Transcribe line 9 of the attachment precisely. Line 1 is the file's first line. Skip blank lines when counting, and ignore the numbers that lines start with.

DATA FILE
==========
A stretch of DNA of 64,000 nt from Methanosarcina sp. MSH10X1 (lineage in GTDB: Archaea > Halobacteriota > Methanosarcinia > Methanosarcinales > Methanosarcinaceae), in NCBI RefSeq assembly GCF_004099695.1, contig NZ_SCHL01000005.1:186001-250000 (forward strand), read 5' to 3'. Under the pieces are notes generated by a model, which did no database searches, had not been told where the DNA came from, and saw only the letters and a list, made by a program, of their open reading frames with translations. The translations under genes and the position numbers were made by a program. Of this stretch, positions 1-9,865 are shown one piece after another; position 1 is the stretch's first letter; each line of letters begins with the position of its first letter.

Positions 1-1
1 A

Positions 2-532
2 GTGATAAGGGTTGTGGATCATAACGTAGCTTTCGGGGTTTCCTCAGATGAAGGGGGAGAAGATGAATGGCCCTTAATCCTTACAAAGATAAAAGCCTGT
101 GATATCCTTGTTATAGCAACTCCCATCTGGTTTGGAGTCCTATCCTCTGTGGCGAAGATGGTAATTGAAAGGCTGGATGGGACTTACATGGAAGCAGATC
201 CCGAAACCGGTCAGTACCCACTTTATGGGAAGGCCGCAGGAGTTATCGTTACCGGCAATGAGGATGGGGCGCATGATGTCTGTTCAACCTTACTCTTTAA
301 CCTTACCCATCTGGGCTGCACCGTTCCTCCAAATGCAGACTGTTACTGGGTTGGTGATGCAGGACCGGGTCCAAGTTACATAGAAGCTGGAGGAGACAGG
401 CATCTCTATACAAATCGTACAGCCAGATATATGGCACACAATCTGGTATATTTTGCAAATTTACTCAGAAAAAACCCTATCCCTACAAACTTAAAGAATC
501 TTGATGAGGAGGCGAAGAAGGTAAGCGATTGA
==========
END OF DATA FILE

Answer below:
401 CATCTCTATACAAATCGTACAGCCAGATATATGGCACACAATCTGGTATATTTTGCAAATTTACTCAGAAAAAACCCTATCCCTACAAACTTAAAGAATC